- Develop policies to deal with the current crisis based on a rational evaluation of the root causes of the migration of people now taking place.
"Remain in Mexico" Policy, Asylum Seekers, and Existing Asylum Law (4/15/19)
In January 2019, the Department of Homeland Security issued new policy guidance for "Migrant Protection Protocols." Under the “Remain in Mexico” policy, certain asylum seekers, including families, are sent back to Mexico to wait throughout the duration of their immigration court proceedings in the U.S, which can take months or years, during which time people are living in inadequate and very dangerous conditions. Moreover, support and resources to make an asylum seeker’s case is far more likely in the US. If asylum seekers are forced to stay in Mexico, they will not have access to that support, which is extremely detrimental to their case.
Sin Barreras affirms the inherent dignity of every person and the ability of families to seek security and safety for themselves and family members. For this reason, we oppose the "Remain in Mexico" policy as contrary to U.S. international treaties, and we ask that the Department of Homeland Security revoke the policy and provide immediate protection and the authorization to remain in the United States to asylum seekers while they apply for adjudication of their asylum claims, as has been U.S. practice for over forty years.
Anti-immigrant bills vetoed (3/19/2019)
Sin Barreras warmly supports Governor Northam’s veto of the anti-immigrant bill SB 1154 saying that it posed “an unnecessary and divisive requirement upon localities regarding the enforcement of federal immigration laws” which would “send a chilling message to communities across Virginia that could have negative impacts on public safety.” He also vetoed HB 2270 saying “local and regional correction facilities should … retain discretion to determine how they … engage with federal immigration agencies” and that “the safety of our communities requires that all people, whether they are documented or not, feel comfortable, supported and protected by our public safety agencies.” Sin Barreras applauds the Governor for these decisions.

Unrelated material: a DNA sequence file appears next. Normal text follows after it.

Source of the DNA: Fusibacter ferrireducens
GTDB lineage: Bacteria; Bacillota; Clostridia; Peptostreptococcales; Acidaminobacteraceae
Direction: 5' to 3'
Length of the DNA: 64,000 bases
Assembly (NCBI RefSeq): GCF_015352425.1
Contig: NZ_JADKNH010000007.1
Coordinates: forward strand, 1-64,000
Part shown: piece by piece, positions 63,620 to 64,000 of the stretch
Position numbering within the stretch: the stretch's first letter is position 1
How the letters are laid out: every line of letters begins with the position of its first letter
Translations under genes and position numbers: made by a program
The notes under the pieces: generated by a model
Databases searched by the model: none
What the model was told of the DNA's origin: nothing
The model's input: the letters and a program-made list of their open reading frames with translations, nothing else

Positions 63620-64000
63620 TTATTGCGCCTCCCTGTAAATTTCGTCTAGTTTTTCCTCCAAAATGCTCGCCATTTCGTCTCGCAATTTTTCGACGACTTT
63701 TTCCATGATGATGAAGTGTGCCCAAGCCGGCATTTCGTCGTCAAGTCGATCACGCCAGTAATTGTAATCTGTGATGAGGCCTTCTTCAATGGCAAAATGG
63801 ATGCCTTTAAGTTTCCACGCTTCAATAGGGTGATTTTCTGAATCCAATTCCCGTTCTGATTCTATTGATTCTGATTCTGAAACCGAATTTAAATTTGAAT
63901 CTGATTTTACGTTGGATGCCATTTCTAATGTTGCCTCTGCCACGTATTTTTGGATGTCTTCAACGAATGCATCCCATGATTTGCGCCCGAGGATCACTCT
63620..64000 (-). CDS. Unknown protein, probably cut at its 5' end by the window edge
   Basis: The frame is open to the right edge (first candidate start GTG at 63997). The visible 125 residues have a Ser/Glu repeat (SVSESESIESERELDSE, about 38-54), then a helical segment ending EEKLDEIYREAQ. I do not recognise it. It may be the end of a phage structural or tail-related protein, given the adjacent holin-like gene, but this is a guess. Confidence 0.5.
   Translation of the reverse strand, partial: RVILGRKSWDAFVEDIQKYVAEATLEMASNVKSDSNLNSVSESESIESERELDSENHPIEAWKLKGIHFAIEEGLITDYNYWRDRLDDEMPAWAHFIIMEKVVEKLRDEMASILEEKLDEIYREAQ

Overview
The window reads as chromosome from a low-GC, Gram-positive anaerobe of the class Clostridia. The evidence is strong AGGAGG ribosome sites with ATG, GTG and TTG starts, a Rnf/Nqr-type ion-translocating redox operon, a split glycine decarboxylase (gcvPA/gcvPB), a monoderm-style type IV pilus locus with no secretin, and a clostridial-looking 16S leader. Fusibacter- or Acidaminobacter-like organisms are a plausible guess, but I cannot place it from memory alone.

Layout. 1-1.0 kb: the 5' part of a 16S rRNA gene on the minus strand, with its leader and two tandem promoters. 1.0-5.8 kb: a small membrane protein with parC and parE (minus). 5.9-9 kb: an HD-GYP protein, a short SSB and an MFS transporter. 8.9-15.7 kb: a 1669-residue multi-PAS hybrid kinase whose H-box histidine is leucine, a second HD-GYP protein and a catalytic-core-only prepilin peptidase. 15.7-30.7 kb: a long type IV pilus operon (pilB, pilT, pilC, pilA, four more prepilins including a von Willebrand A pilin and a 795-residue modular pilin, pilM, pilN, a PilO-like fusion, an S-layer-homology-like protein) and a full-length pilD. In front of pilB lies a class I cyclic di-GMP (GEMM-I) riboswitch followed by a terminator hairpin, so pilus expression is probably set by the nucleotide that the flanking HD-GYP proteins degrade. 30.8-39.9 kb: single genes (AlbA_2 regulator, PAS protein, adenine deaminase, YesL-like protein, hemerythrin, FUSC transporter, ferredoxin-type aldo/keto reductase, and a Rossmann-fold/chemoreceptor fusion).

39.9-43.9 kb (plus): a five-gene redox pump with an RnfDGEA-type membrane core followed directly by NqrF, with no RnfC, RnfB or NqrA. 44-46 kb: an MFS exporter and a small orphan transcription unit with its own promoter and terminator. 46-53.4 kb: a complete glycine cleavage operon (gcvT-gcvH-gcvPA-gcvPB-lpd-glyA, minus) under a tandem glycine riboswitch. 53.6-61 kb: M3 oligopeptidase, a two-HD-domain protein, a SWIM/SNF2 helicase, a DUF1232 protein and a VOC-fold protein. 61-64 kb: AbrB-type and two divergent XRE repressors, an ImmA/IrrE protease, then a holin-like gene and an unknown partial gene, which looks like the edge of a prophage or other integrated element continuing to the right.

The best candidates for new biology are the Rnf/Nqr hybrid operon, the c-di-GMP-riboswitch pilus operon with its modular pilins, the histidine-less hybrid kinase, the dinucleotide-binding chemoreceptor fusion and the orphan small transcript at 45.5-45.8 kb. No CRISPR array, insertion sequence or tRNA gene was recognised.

Statement on Presidential National Emergency
On February 15th the President declared a National Emergency at the US/Mexico border which would allow the Pentagon’s oversight of the construction of a physical wall between the United States and Mexico and allow the President to divert billions of dollars from badly needed military projects, against the expressed wishes of congress. This is not a response to an immediate threat or national disaster, but rather was done only after the US Congress denied the President the funds after the longest government shutdown in American history. The US Constitution explicitly grants powers of spending to Congress, and this declaration goes around these checks and balances. Congress passed a bill rescinding the emergency declaration, which the President had threatened to veto..
We at Sin Barreras are acutely disappointed by this series of actions, which we think will not solve the situation at the border. The President describes a crisis at the border, one of drugs and criminals invading the nation, immigrants pouring in to take jobs, yet border crossings are at their lowest levels in decades, and net migration at the southern border is zero. While the crisis the administration describes is not real, there is a real situation at the border as thousands of people have arrived from Central America fleeing political and economic chaos that US foreign policy has contributed to. They are asking for asylum, something they have a right to under US and international law. The administration has put as many barriers to their asking for a hearing as possible, creating the image of mass refugee camps along our borders. Children have been and continue to be separated from their families. This is the real crisis, but it is not one that would be solved with a wall, it needs humanitarian aid, more judges and legal aid, and more compassion.